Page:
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Constructing Habitat for an Industrious Owl

The Corps’ efforts to bolster the burrowing owl population in Eastern Washington

Walla Walla District, U.S. Army Corps of Engineers
Published Aug. 13, 2020

 

For most bird species, the concept of living underground would be considered strange. For the burrowing owl, living anywhere else would be unthinkable.

Burrowing owls are native to the region in Washington now known as the Tri-Cities. However, human development in the area has fragmented their habitat and made it harder for them to survive.

To combat this, the U.S. Army Corps of Engineers (Corps), Walla Walla District, has been constructing artificial burrow systems for burrowing owls in the Habitat Management Units (HMUs) surrounding Ice Harbor Dam.

These burrows consist of 10-foot tunnels, made from PVC pipe about 6-8 inches in diameter, and a burrow chamber made from plastic fruit barrels that have been cut in half. A wire mesh floor is put on the burrow chamber to allow for water drainage and to keep predators for digging into where the owls are nesting.

“The burrowing owl is important because they’re the ecosystem engineer for a lot of habitats in this area,” Jim Castle, Wildlife Biologist of the Corps Walla Walla district, said.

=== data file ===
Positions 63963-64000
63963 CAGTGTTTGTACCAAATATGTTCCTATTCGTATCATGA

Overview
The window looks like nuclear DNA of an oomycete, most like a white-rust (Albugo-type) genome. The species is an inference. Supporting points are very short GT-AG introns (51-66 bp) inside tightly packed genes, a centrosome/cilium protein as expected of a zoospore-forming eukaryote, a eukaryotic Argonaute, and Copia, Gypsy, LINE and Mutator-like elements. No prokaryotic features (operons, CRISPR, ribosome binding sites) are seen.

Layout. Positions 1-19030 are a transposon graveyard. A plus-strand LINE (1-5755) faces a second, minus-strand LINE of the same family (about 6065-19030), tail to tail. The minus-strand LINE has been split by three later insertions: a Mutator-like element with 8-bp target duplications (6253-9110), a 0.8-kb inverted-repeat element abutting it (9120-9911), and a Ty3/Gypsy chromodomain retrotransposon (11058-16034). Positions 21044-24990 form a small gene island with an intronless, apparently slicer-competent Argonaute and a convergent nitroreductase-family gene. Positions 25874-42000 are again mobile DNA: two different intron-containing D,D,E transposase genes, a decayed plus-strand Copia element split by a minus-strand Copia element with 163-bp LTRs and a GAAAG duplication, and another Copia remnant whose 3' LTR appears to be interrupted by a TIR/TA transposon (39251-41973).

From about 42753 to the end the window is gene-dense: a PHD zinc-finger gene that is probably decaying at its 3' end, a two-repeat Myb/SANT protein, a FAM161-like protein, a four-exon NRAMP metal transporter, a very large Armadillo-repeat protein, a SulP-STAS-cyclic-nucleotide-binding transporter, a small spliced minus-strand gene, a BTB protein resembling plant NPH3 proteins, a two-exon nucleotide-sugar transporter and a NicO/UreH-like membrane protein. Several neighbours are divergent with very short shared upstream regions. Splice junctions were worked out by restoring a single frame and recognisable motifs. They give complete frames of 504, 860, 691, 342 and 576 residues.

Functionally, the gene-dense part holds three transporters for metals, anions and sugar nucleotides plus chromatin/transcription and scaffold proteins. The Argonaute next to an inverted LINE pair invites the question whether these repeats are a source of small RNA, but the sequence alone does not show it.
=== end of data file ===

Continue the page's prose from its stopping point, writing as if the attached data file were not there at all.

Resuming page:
Once constructed, the artificial burrows are buried in the ground. The nesting chamber is topped by a “lid” made from a weighted bucket. This bucket can be lifted off the burrow to allow researchers to look down into the nest and check on the owls if necessary.

Burrowing owls are known to readily adopt artificial burrow systems, which is no surprise since they commonly take over burrow systems created by ground squirrels. These owls are not ambitious diggers, especially in firmly packed soil. More often they will find an existing structure, be it a ground squirrel tunnel, an irrigation channel or a pile of rocks, and improve it to suit their living needs.

Male burrowing owls often find a raised place to perch in to guard their territory against predators and other burrowing owls. To accommodate this, the Corps places a t-stake near burrow entrances to provide a place for a male burrowing owl to sit.

The Corps installed 16 burrows about three years ago. So far, no burrowing owls have taken up residence.

“This area is still inhabited by burrowing owls, in different part of the Tri-Cities, in pockets,” Castle said. “We’re hoping to improve some of the habitat by installing these artificial systems so that if there’s an opportunity for them to re-establish in this area, they’ll have a place to go to. It’s sort of like building them an apartment complex.”

According to the Cornell Lab of Ornithology, burrowing owls are small, between seven and 10 inches long with long legs. They can be found in regions of the Western United States, through Mexico and down to the Southern tip of South America.

This effort to help the region’s burrowing owls is part of the Corps’ goal to increase biodiversity by creating habitat appropriate for all species from mammals and reptiles, to amphibians and insects; from the birds that live in trees, to those that choose to make their homes under the ground.